Life

Flower power at Brockwell Park Community Greenhouses sows hope throughout pandemic

Increasing numbers of volunteers have sought support for their physical and mental health through gardening at Brockwell Park Community Greenhouses (BPCG) since the outbreak of the COVID-19 pandemic.

The community greenhouses, based at the heart of Brockwell Park in Lambeth, run volunteer schemes, workshops and school visits, designed to educate people about gardening, whilst supporting their wellbeing.

Public Health England’s 2020 review of Improving Access to Green Space showed that adults and children with a greater exposure to green space display a range of more favourable physiological outcomes, as well as reduced levels of depression, anxiety, loneliness and fatigue and an enhanced sense of community.

Therapeutic gardener and BPCG trustee Joshua Piercey joined the charity in 2019 after feeling unfulfilled with his previous career as a copywriter and digital growth expert.

Piercey, 34, said: “The community greenhouses are somewhere people can come and see the changing of the seasons in a way that I personally think has a noticeable effect on your well-being and resilience.

“I used to be a creative dog’s body in the city and sell things to people that they didn’t want or need, but with therapeutic gardening the stats and the data are conclusive that it is of mental and physical benefit to everybody.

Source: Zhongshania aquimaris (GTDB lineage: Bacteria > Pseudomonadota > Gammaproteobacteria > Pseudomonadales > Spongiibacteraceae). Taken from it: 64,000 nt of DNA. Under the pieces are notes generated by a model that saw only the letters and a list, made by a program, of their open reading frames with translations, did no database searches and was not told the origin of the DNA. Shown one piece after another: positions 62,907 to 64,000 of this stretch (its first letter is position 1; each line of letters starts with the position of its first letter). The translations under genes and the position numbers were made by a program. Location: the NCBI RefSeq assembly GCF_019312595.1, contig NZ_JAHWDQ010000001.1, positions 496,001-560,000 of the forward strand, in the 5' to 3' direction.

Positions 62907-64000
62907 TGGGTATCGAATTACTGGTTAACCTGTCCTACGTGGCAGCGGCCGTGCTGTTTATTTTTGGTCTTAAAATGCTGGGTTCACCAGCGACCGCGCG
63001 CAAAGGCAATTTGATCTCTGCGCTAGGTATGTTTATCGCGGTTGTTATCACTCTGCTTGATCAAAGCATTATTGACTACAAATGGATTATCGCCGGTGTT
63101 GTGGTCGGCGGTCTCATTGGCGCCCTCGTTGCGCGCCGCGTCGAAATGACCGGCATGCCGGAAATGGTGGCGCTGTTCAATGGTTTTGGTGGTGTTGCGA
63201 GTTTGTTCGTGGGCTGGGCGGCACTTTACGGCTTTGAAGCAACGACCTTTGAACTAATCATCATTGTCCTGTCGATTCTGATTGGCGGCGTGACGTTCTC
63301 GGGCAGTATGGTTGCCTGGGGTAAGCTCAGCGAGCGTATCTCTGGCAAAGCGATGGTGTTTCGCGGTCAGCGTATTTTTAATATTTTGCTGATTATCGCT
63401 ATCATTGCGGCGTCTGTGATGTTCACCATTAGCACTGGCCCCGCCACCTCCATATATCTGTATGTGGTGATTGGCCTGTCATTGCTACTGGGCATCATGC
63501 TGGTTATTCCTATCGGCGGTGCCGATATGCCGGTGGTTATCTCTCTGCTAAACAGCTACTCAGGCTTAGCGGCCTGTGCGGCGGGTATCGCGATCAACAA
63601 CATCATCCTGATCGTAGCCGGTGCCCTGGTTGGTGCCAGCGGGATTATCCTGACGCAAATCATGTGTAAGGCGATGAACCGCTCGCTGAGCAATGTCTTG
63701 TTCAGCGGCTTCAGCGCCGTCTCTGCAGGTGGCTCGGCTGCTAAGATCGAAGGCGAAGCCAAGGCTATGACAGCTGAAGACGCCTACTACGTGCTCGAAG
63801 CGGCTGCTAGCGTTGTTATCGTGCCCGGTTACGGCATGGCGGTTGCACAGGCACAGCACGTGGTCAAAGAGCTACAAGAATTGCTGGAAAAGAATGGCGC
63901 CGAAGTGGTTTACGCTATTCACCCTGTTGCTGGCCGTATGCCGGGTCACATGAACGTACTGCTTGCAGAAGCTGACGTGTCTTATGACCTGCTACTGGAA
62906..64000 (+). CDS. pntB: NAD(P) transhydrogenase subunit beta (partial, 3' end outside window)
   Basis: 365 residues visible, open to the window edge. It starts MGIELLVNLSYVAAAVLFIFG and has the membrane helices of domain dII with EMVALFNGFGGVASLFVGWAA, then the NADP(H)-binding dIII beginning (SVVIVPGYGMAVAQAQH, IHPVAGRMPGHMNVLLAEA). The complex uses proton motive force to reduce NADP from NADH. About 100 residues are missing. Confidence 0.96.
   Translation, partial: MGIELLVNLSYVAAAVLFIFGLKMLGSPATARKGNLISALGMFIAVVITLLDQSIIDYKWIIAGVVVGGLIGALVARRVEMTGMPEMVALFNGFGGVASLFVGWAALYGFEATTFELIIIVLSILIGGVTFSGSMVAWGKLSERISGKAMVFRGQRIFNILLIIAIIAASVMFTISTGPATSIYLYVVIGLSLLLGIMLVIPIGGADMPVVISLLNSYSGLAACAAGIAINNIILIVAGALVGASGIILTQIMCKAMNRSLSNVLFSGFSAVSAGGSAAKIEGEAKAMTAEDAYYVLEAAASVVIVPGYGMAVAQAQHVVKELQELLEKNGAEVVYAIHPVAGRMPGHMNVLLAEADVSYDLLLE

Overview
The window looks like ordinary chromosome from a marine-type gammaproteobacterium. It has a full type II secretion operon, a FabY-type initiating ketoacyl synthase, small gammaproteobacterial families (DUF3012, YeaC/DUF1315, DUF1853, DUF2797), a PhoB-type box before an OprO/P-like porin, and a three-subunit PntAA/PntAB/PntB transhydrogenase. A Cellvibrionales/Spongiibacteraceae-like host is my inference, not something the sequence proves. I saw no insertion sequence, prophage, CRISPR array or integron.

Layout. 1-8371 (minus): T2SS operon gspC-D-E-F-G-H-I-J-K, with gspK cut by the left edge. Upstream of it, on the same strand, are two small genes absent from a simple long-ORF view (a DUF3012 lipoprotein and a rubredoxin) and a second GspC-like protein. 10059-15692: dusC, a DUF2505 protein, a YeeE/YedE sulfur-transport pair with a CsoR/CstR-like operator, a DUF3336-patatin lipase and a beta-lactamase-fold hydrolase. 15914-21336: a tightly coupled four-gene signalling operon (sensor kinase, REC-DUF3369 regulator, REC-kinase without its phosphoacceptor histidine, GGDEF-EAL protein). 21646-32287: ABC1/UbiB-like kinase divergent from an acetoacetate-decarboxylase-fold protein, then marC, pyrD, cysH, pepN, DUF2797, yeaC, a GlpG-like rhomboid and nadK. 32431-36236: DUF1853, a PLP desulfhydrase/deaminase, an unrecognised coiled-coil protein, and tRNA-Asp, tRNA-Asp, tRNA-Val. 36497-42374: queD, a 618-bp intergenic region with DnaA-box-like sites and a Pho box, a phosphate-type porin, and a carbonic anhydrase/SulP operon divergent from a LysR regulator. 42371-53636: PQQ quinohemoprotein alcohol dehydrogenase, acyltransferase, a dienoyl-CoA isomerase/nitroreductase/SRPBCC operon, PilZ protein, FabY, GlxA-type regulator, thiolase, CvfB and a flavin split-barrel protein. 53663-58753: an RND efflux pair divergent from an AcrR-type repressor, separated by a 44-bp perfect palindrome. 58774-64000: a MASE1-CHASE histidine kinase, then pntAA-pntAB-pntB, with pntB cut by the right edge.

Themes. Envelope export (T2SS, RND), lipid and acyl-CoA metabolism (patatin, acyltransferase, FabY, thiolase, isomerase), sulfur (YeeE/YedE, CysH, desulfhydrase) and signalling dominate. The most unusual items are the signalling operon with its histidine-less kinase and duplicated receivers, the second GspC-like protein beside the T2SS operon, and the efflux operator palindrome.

“It’s not snake oil, right? You don’t have to sell it because the results speak for themselves.

“People want to feel more in tune with their environment and community and be able to contribute to something, because when we were made to step away from the things we thought were crucial the sun still came up every morning, there were still hours in the day to fill and after a while you finish Netflix and you need to go out and do something different.”

GREEN HEALING: One of many tranquil corners volunteers can enjoy at BPCG

The charity has seen a rise in volunteer support over lockdown, and the demographic of volunteers has also shifted to be younger and more diverse, which they attribute in part to the effects of the pandemic and is a trajectory they hope continues in the post-pandemic world.

The Royal Horticultural Society also noted a 533% increase in the number of 18-to-24-year-olds visiting its website during lockdown.

Whether this trend continues as the world reopens is undetermined, though Piercey is hopeful it will.

He added: “There is a vital instinct for growth and betterment in plants and flowers and that is something that we can all be a part of and apply elsewhere in life.”

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